NFL Blitz offers an incredibly simple-to-use play creation facility. For those not in the know, plays are the instructions that the American football players get to tell them where to run, when to throw and catch and who to hit (not like real football players, they run about all on their own and they know exactly who to hit!) Through a very simple menu system you can design all sorts of weird-assed plays which demonstrate exactly what you know about American footie tactics and will have anyone with even rudimentary knowledge of the sport laughing themselves to death. Which might be a tactic to consider! Simply choose your formation then position your quarterback and receivers and tell them where to run. To really confound the enemy you can make your receivers jump, fake and put on a burst of speed. Easy as one, two, three - today NFL Blitz, tomorrow the Superbowl!
2nd rating opinion
NFL Blitz is a good game, although the rules seem to have changed slightly since I last played American football! The action is fast and easy to control, but there are limited choices of plays. Overall an enjoyable game, but not as good as Madden.
NFL Blitz DownloadsNFL Blitz download
A few months ago, EGM exclusively broke the first information and screenshots of the N64 version of NFL Blitz. Afterward, it was finally shown to the rest of the press and public at E3--and what was there pleasantly surprised us. The game has advanced nicely in a very short span of time, so it seemed only appropriate that we update you on the progress of this excellent action football game.
Midway seems to be making great strides, especially graphically. It's now known that the game won't be nearly as high-res as the 3DFX-powered arcade machine, but that decision was made to ensure the game looked and played as fast as the original. Since we last saw it, Midway has retextured all of the player models, and has made the animation much smoother. At present there are still some rough spots, but Midway assures us that they will be ironed out before the game is finished.
At this rate, it seems certain that NFL Blitz on the N64 will look just like the original, save a few minor cosmetic touches. What's more important though is that the seemless and intuitive gameplay makes the transition. Although early, things definitely appear to be moving in the right direction. Watch for more details soon.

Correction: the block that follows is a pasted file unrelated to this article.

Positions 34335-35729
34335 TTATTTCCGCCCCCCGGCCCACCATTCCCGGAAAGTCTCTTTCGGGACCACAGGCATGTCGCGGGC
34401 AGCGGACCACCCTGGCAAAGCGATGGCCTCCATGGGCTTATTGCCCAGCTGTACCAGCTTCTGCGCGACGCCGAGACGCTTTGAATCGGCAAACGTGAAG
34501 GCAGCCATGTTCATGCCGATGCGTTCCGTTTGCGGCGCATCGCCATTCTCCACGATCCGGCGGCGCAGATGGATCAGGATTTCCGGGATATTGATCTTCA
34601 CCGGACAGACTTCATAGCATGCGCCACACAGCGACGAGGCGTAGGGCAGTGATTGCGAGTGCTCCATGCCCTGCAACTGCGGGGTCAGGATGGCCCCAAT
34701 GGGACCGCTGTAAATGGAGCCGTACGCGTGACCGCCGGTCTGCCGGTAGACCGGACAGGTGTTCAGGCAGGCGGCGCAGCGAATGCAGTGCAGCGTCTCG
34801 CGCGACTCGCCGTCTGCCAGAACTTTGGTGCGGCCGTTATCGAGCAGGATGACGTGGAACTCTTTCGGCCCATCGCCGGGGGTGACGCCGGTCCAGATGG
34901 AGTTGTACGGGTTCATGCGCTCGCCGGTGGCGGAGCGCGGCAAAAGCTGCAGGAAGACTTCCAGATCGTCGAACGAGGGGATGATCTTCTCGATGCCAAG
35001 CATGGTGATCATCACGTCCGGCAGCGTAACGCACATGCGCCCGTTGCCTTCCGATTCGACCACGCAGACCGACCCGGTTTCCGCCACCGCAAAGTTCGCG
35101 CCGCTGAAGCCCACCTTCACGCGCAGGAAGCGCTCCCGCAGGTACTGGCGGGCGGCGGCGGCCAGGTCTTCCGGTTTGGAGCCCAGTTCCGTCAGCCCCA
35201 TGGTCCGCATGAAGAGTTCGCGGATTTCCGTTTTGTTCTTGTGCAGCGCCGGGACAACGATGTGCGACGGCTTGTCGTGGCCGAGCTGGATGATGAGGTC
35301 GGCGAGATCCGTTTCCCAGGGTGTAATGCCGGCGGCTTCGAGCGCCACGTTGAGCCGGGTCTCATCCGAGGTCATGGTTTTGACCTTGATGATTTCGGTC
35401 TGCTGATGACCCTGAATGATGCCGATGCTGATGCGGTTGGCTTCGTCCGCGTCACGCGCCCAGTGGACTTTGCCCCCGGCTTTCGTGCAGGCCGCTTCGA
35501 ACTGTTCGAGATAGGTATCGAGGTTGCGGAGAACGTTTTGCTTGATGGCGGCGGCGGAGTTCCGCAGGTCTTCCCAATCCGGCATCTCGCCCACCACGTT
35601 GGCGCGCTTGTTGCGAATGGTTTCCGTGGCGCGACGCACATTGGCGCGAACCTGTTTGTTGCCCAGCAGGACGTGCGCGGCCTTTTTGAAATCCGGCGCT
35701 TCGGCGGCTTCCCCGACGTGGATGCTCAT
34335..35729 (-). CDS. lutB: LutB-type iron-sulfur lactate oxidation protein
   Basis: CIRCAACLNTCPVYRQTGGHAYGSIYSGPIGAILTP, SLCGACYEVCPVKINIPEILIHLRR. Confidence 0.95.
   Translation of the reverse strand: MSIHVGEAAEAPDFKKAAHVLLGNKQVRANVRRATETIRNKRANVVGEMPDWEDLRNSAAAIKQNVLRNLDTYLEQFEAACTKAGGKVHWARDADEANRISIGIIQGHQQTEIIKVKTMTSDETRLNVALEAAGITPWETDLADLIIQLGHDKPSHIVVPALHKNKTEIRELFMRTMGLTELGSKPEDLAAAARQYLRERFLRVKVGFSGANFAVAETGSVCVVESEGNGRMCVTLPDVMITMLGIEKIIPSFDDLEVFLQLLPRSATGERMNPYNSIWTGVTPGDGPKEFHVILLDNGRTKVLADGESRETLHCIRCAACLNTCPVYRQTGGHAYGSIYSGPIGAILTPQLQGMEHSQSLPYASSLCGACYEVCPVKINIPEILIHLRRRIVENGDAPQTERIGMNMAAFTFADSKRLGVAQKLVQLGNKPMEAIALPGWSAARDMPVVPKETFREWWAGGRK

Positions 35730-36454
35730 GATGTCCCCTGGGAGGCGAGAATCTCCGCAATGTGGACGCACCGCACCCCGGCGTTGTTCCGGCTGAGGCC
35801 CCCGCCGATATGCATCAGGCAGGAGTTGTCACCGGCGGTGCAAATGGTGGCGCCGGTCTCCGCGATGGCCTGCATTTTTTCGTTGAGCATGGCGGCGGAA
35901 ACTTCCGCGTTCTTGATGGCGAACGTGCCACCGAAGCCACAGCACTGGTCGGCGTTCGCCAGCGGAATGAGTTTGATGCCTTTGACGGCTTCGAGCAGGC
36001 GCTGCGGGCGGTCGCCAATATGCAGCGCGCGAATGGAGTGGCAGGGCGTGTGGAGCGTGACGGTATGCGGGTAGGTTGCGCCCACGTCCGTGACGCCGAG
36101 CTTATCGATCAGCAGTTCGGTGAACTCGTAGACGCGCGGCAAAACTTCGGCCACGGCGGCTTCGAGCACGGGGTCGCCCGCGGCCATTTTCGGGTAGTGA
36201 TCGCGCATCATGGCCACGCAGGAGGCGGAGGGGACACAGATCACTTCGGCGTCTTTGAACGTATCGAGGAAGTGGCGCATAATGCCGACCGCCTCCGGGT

- MANUFACTURER - Midway
- THEME - Sports
- NUMBER OF PLAYERS - 1 or 2
Arcade-style American Football - and all the better for it. Quick, unbroken play with plenty of scraps and a customisable Play Editor.
Arcade take on American football. Fast-paced and fun.
It's American football but without the tedious stop-startery of most American football sims. If you can put up with the computer cheating in the last quarter (to make the final score as tight as possible), even non-fans will enjoy themselves.
I know I have said this before, but I need to say it again. I DO NOT PLAY ARCADE GAMES! I may take a passing glance at whatever the latest and greatest game is at the movie theater or something, but I can't remember the last time I actually went to a video arcade. I think that this is a credit to the game developers, because most of the games being developed strictly for the consoles are just as good, if not better. So where am I going with all of this, you ask? NFL Blitz, that's where. This is the newest football game to hit the N64 and PSX, and it is a direct port from the arcade game. But since I never play arcade games, I just have to take their word that this is true. From everything I have heard about the game they did a great job of porting it over, but since I have never played the arcade game I will have to judge it on its merits as a console game, not an arcade port.